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Ambivalent Encounters: Childhood, Tourism, and Social Change in Banaras, India (Series in Childhood Studies)

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Ambivalent Encounters: Childhood, Tourism, and Social Change in Banaras, India (Series in Childhood Studies) Cover

 

Synopses & Reviews

Publisher Comments:

Although it is commonly believed that deafness and disability limits a person in a variety of ways, Valuing Deaf Worlds in Urban India describes the two as a source of value in postcolonial India. Michele Friedner argues that the experiences of deaf people offer an important portrayal of contemporary self-making and sociality under new regimes of labor and economy in India.and#160;
and#160;
Friedner contends that deafness actually becomes a source of value for deaf Indians as they interact with nongovernmental organizations, with employers in the global information technology sector, and with the state. In contrast to previous political economic moments, deaf Indians increasingly depend less on the state for education and employment, and instead turn to novel and sometimes surprising spaces such as NGOs, multinational corporations, multilevel marketing businesses, and churches that attract deaf congregants. They also gravitate towards each other. Their social practices may be invisible to outsiders because neither the state nor their families have recognized Indian Sign Language as legitimate, but deaf Indians collectively learn sign language, which they use among themselves, and they also learn the importance of working within the structures of their communities to maximize their opportunities. and#160;
and#160;
Valuing Deaf Worlds in Urban India analyzes how diverse deaf people become oriented toward each other and disoriented from their families and other kinship networks. More broadly, this book explores how deafness, deaf sociality, and sign language relate to contemporary society.and#160;
and#160;
and#160;

Synopsis:

This ethnographic study brings together scholarship on the anthropology of childhood, tourism, consumption, and exchange to examine how and why children working as unlicensed peddlers and tourist guides along the waterfront of Banaras, India, a popular and iconic tourist destination, elicit such powerful reactions from western visitors and locals in their community and explores how the children themselves experience their work and render it meaningful.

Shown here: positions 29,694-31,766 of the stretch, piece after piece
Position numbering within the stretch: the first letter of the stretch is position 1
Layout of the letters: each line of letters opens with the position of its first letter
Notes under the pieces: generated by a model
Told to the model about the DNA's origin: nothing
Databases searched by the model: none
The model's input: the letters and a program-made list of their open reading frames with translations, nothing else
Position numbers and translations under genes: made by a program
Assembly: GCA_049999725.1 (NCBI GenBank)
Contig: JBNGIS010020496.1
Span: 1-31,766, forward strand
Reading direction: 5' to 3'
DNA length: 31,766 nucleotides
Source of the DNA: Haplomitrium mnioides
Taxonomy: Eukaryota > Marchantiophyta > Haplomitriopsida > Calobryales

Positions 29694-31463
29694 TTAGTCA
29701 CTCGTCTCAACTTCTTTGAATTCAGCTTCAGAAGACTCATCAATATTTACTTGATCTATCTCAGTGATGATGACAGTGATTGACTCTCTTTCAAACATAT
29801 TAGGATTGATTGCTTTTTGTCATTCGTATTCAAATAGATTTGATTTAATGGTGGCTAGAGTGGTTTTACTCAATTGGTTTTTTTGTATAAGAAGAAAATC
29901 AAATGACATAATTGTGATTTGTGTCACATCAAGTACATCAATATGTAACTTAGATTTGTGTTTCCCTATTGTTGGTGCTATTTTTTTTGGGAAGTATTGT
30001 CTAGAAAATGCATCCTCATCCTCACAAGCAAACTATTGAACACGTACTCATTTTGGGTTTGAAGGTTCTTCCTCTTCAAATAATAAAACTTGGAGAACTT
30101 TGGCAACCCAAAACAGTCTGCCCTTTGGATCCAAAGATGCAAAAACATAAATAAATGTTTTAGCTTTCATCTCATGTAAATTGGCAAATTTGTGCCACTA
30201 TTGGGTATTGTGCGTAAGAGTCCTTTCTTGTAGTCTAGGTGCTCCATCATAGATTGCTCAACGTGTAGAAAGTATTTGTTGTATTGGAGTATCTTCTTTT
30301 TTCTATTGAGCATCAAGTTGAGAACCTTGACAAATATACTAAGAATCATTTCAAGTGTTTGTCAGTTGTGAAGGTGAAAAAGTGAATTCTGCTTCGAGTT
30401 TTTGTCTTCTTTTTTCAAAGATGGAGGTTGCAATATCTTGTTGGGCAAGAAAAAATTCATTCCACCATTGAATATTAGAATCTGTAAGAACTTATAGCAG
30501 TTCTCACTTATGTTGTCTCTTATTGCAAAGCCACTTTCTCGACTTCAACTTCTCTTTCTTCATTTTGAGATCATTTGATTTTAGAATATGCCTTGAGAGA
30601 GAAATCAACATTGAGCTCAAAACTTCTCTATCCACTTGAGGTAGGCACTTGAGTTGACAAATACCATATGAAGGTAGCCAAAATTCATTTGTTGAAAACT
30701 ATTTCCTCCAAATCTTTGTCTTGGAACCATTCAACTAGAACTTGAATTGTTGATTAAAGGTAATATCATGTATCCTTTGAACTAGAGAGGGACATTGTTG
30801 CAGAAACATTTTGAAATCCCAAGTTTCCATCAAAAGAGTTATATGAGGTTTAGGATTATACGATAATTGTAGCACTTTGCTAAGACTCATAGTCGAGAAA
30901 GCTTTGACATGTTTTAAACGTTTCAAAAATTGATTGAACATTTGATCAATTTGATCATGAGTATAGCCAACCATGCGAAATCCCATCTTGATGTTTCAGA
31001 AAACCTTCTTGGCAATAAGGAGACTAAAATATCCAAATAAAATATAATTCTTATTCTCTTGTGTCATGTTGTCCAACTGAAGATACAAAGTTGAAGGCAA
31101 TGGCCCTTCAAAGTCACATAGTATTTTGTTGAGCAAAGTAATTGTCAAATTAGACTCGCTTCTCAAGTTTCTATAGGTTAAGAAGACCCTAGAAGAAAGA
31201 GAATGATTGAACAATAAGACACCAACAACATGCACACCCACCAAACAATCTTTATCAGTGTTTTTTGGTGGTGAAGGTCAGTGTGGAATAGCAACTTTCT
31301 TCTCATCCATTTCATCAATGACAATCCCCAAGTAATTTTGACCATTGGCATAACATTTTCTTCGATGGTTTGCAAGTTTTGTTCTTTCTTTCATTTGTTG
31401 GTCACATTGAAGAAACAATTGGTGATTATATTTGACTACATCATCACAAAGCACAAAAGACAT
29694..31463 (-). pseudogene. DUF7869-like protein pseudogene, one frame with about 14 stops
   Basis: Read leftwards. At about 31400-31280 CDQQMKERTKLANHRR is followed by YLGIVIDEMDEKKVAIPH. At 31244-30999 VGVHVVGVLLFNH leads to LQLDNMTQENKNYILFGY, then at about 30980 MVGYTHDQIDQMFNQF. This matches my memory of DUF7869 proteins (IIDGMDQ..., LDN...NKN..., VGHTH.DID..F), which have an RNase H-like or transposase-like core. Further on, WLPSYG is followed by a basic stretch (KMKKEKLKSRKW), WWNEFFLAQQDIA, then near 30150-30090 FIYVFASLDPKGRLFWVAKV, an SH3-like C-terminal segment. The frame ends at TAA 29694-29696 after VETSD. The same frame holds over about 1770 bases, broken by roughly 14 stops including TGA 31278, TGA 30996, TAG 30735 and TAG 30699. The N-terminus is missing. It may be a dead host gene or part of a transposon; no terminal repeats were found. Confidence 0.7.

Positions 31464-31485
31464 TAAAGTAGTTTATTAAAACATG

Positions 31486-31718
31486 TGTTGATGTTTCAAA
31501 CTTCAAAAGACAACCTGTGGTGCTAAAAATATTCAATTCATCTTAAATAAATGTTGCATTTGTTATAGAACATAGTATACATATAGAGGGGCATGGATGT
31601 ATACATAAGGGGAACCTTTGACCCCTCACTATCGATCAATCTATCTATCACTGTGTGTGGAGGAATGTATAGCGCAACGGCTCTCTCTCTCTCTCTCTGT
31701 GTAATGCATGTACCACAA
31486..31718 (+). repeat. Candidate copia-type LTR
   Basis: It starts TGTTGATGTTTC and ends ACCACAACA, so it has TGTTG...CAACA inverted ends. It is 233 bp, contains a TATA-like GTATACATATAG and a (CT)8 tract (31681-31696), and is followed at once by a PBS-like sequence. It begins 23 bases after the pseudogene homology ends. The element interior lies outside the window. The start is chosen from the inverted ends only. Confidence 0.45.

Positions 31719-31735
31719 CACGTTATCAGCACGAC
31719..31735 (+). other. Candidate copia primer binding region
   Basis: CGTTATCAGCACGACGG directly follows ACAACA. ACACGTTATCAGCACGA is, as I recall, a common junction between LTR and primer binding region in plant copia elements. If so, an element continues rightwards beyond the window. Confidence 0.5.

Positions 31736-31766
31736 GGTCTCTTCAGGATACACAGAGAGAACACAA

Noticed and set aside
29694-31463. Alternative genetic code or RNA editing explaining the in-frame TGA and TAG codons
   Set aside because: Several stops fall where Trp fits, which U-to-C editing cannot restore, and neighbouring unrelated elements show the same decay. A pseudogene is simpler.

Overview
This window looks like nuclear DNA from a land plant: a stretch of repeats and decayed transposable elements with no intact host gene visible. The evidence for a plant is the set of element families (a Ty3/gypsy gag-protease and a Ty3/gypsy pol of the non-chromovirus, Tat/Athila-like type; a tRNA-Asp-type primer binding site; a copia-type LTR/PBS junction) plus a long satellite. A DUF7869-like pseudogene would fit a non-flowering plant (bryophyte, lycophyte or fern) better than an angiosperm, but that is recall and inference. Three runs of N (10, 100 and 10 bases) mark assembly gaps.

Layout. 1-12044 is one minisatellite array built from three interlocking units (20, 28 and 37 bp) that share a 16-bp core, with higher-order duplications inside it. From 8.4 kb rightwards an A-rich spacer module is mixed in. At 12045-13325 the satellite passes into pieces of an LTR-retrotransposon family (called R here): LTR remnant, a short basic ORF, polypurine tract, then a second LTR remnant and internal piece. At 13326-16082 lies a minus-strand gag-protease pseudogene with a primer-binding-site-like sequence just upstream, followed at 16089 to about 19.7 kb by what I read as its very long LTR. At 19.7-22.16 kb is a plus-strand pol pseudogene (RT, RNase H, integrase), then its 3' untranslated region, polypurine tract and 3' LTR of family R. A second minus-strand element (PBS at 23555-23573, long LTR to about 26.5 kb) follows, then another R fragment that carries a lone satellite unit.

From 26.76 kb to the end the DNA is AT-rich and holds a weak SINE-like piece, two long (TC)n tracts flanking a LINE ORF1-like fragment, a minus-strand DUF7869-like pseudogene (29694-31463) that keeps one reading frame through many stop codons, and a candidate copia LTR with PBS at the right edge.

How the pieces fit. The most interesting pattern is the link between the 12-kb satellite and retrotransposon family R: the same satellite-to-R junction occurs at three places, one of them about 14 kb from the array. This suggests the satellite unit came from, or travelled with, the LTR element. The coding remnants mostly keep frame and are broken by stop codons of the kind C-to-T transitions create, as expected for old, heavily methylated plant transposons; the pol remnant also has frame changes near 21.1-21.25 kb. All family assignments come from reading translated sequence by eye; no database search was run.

Synopsis:

Valuing Deaf Worlds in Urban India analyzes how diverse deaf people become oriented toward each other and disoriented from their families and other kinship networks. Michele Friedner argues that the experiences of deaf people offer an important portrayal of contemporary self-making and sociality under new regimes of labor and economy in India. More broadly, this book explores how deafness, deaf sociality, and sign language relate to contemporary society.and#160;
and#160;

Synopsis:

Jenny Huberman provides an ethnographic study of encounters between western tourists and the children who work as unlicensed peddlers and guides along the riverfront city of Banaras, India. She examines how and why these children elicit such powerful reactions from western tourists and locals in their community as well as how the children themselves experience their work and render it meaningful.

Ambivalent Encounters brings together scholarship on the anthropology of childhood, tourism, consumption, and exchange to ask why children emerge as objects of the international tourist gaze; what role they play in representing socio-economic change; how children are valued and devalued; why they elicit anxieties, fantasies, and debates; and what these tourist encounters teach us more generally about the nature of human interaction. It examines the role of gender in mediating experiences of social changeandmdash;girls are praised by locals for participating constructively in the informal tourist economy while boys are accused of deviant behavior. Huberman is interested equally in the childrenandrsquo;s and adultsandrsquo; perspectives; her own experiences as a western visitor and researcher provide an intriguing entry into her interpretations.